There’s no doubt that the summer of 1988 marked a watershed moment in the history of dance, as the house rhythms of Chicago, artistic exuberance of Ibiza, and electronic soundscapes of Detroit surged through club culture. Acid house had arrived.
With this in mind, 909originals presents ‘Postcards from 88’, a series that sees leading DJs, promoters, journalists, club owners, photographers, and of course the clubbers themselves, shed some light on just what went on during those halcyon days, 30 years ago.
This week’s ‘Postcards from 88’ features a journalist and author who was one of the first to write about acid house in the UK music press, and over a 30-year career has headed up titles such as Muzik and Electronic Sound, the latter of which he launched in 2013… Push.
Q. Do you remember what you were doing as the Summer of 1988 started?
I’d been a music journalist for two or three years at that point. I was dividing my time between writing for Melody Melody and editing a London magazine called The Buzz. We all thought The Buzz was a cooler, sharper, more ‘street’ version of iD. Which it was.
Q. When or where did you first realise that ‘something different’ was happening with music, particularly dance/club music?
It was a slowly creeping realisation, rather than some sudden and dramatic single moment. Mark Moore wrote reviews for The Buzz and it was Mark who introduced me to most of those early underground house records. This would have been in 1986.
The Buzz office was always full of interesting characters and it was through the magazine that I first met people like Tim Simenon, Peter Ford (Baby Ford) and Mixmaster Morris, as well as bands like The Shamen and World Domination Enterprises, who were involved in the Mutoid Waste Company parties.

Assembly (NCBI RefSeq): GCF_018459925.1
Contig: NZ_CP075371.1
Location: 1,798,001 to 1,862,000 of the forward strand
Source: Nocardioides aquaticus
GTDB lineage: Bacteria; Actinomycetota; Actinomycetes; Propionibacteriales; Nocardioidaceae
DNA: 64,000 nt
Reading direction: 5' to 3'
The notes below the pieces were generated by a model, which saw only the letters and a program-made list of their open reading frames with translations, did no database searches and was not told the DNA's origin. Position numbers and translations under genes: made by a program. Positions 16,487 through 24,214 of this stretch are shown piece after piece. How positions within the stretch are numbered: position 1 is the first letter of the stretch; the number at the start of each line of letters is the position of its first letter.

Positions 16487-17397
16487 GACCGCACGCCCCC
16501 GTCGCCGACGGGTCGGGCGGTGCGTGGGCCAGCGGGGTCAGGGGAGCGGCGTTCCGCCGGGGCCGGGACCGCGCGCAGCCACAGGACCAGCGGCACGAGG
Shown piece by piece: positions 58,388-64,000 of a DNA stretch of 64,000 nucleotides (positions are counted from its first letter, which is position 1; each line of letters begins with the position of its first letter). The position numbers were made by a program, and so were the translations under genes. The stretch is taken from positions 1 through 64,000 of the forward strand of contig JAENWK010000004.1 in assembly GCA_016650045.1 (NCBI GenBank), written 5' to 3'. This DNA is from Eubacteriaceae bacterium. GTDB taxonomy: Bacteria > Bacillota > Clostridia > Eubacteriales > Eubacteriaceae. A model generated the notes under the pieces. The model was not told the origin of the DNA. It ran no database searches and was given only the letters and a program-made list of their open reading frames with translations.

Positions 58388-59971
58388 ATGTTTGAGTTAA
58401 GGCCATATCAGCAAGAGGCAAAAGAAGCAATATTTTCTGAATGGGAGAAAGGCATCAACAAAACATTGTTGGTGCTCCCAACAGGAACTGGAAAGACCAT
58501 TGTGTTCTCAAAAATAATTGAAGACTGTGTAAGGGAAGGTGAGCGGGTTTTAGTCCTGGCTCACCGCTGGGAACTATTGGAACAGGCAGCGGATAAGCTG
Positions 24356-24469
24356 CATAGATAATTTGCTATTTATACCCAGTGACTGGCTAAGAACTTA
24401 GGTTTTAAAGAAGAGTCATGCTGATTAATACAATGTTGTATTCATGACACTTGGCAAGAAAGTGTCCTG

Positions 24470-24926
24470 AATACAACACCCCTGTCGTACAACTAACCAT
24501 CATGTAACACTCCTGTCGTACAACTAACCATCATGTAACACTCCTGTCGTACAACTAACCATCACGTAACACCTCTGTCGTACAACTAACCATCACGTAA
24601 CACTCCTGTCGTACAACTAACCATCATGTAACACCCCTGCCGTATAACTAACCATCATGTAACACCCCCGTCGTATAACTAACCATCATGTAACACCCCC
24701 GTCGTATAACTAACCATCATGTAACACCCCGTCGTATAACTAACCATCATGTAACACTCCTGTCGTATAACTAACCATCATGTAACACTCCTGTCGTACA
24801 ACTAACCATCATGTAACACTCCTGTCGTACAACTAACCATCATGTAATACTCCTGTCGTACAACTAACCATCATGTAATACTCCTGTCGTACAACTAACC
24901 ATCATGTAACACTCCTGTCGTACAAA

I remember going with Charlie Cosh, who was The Shamen’s manager, to a weird industrial-meets-electro-meets-fucked-up-house night in a warehouse in Hackney at some point in 1987 and it totally blew my mind.
Around the same time, I saw the likes of Joe Smooth, Keith Nunnally and Daryl Pandy on what was billed as the Chicago Jackmaster Tour, which I think was put together by DJ International. They played the Town & Country Club in Kentish Town and it was half empty, but I loved it. I interviewed everybody on the tour at a hotel in Soho the next day.
Q. What was the first acid house club you went to regularly?
I didn’t go to the early Shoom nights – I obviously wasn’t as cool as I thought I was – so my first acid club experience was Spectrum. I think I went the second or third week, so April or maybe May 1988. It was at Heaven on a Monday night. There were only a few hundred people there. It was even more empty than the Chicago Jackmaster date at the T&C. That soon changed, though.
And actually, if there was a single moment of realisation for me, it came late one Monday night a few weeks later. I had a deadline for a feature for Melody Melody the next morning and I was on the bus going home.
I remember suddenly saying to myself, ’Fuck writing the feature’ and getting off the bus to catch another back into town because I couldn’t bear the thought of missing Spectrum.
Q. Was there a particular tune from the Summer of 1988 that stood out for you? Why?
There were so many great records around that summer, although a lot of them were actually a couple of years old by that point. If I have to pick just one, I’d say Master C & J’s Dub Love, which came out on Trax in 1986. It’s a very minimal track rather than an energetic jack track, but the main synth line is incredibly sinister, kind of reminiscent of John Carpenter, and it still gives me the shivers every time I hear it.
Q. Why do you think that people are still so interested in the origins of the dance scene, old school and everything that goes with it?
For everyone who was there, there’s no way that they will never forget the wonderful music and the fantastic clubs and the amazing vibe of those days. It had a huge impact on so many people’s lives. For those who weren’t there, I think that period of time has assumed an almost mythical status and perhaps justifiably so.
There’s certainly no denying that it was the single most important step change in the still developing story of electronic music.
Q. If the ‘you’ from 1988 could give the ‘you’ from 2018 a piece of music-related advice, what would it be?
Don’t put those boxes of white labels in a damp garage and leave them there for the best part of 20 years. You f**king idiot.